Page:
Six months later the squadron returned to the South of England, firstly at RAF Church Stanton, and was soon operating over France again in preparation for the forthcoming invasion. However, after D-Day, the squadron converted to North American Mustang Mk.IIIs, which it used to provide long-range bomber escort missions from RAF North Weald and after December 1944 from RAF Bentwaters. On 1 May 1945 the squadron was moved to RAF Peterhead to provide a similar service to the RAF Coastal Command strike wings operating along the Norwegian coast, having received some additional new North American Mustang Mk.IVs (the RAF version of the P-51D Mustang) by this time.")[1][2][5]

Post-war: from Spitfires to Jets[edit]

With the end of the war, the squadron reverted to Spitfire Mk.IXs and was retained as part of the post-war RAF. Jets arrived in February 1946, when Meteor F.3s replaced the Spitfires, but on 1 September the squadron was disbanded by being renumbered to No. 266 Squadron RAF. The squadron reformed at Oldenburg on 1 August 1952 in the ground attack role, equipped with Vampires FB.5 and FB.9s. In November 1953 it returned to the day fighter role when it began to receive North American Sabre F.4s, conversion being completed by January 1954. The squadron moved to RAF Geilenkirchen on 8 January 1954, where Hunter F.4s replaced the Sabres in May 1956, but following the 1957 Defence White Paper of Minister of Defence Duncan Sandys, No. 234 squadron was disbanded on 15 July 1957.")[1][2][5]

With No. 229 OCU and No. 1 TWU[edit]

The squadron number popped up again when one of the squadrons of No. 229 Operational Conversion Unit (OCU) at RAF Chivenor was given the number on 22 October 1958, operating Hunter F.6 and FGA.9 aircraft, to give Hunter pilots their operational training. On 2 September 1974 No. 229 OCU was redesignated as the Tactical Weapons Unit (TWU) and No. 234 (Reserve) Squadron was one of its components. When a second TWU was formed the original was renamed No. 1 TWU, it was moved to RAF Brawdy (formerly HMS Goldcrest) and No. 234 squadron remained a component. However, when No. 1 TWU was disbanded on 31 August 1992, so were its component squadrons, No 79(F) and No 234.[8]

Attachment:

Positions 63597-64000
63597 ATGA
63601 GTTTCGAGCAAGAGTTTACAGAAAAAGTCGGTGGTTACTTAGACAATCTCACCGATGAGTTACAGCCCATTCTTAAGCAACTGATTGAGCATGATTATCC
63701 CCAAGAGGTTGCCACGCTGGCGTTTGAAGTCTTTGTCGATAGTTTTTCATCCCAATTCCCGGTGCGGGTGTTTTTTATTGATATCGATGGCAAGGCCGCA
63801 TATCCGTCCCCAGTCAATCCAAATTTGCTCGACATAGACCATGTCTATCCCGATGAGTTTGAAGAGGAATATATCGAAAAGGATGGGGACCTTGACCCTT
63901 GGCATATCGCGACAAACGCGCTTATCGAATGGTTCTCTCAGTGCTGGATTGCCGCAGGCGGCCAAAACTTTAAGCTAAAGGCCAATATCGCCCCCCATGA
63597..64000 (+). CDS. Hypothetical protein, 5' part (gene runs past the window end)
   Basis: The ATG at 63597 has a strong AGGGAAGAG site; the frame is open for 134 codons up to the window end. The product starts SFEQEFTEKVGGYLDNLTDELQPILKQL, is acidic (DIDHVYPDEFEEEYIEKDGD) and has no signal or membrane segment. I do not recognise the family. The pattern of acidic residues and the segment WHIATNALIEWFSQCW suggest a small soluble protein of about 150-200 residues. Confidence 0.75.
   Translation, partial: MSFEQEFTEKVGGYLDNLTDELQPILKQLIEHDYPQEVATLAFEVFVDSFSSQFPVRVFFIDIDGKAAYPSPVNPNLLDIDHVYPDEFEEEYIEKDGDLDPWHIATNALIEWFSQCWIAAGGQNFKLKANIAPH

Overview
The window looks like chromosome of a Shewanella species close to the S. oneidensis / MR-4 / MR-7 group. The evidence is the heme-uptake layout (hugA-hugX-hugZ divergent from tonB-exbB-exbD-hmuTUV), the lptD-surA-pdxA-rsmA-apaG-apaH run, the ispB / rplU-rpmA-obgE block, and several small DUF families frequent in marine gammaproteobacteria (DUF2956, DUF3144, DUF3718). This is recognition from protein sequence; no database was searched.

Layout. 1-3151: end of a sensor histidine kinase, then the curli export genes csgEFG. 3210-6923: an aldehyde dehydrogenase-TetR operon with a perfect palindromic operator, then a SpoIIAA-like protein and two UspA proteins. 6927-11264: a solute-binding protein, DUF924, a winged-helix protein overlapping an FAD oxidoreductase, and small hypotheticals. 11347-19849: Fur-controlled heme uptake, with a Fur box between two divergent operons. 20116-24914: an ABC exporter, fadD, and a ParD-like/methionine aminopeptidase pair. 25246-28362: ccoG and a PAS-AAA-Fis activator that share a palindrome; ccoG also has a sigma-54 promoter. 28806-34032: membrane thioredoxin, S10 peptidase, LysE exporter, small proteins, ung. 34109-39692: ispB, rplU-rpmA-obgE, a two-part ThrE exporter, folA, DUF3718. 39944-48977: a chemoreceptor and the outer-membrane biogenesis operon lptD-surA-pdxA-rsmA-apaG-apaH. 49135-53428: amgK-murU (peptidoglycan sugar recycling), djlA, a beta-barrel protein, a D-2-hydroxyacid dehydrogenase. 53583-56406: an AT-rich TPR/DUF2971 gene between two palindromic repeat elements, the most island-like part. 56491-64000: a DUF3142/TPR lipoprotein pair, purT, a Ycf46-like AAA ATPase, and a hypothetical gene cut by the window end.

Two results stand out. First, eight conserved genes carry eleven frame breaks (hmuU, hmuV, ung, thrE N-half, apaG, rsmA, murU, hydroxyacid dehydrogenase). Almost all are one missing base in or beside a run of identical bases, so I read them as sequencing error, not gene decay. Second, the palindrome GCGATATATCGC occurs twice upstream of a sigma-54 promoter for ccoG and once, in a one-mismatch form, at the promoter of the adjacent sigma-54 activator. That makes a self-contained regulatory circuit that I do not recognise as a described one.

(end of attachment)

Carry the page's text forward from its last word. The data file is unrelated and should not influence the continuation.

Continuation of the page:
With No. 4 AFTS[edit]

The following day however, 1 September 1992, the number was allocated to a squadron of No. 4 Air Flying Training School (AFTS) at RAF Valley, which had taken over the duties of the TWUs. The squadron continued as part of no. 4 AFTS until 1 April 1994, when it was disbanded by being renumbered to No. 208 (Reserve) Squadron.[8]

References[edit]

Notes[edit]

  1. ^ a b c d e Rawlings 1978, pp. 336-339.
  2. ^ a b c d e Halley 1988, pp. 301-302.
  3. ^ http://www.raf.mod.uk/history/234squadron.cfm
  4. ^ Walpole 2007, pp. 1-10.
  5. ^ a b c d Jefford 2001, p. 77.
  6. ^ Walpole 2007, p. 14.
  7. ^ Buckton, Henry (2010). Voices From The Battle Of Britain - Surviving Veterans Tell Their Story. Newton Abbot, Devon, England: David & Charles Ltd. pp. 19,20,192,193. ISBN 978-0-7153-3623-6. 
  8. ^ a b Jefford 2001, p. 196.

Bibliography[edit]

  • Halley, James J. The Squadrons of the Royal Air Force & Commonwealth 1918-1988. Tonbridge, Kent, UK: Air Britain (Historians) Ltd., 1988. ISBN 0-85130-164-9.
  • Jefford, Wing Commander C.G., MBE,BA, RAF (Retd). RAF Squadrons, a Comprehensive Record of the Movement and Equipment of all RAF Squadrons and their Antecedents since 1912. Shrewsbury, Shropshire, UK: Airlife Publishing, 2001. ISBN 1-84037-141-2.
  • Rawlings, John D.R. Coastal, Support and Special Squadrons of the RAF and their Aircraft. London: Jane's Publishing Company Ltd., 1982. ISBN 0-7106-0187-5.
  • Rawlings, John D.R. Fighter Squadrons of the RAF and their Aircraft. London: Macdonald and Jane's Publishers Ltd., 1969 (second edition 1976). ISBN 0-354-01028-X.
  • Walpole, Group Captain Nigel, OBE, BA. Dragon Rampant: The Story of No. 234 Fighter Squadron. London Colney, Hertfordshire, UK: Merlin Massara Publishing, 2007. ISBN 978-0-9543900-1-3.

External links[edit]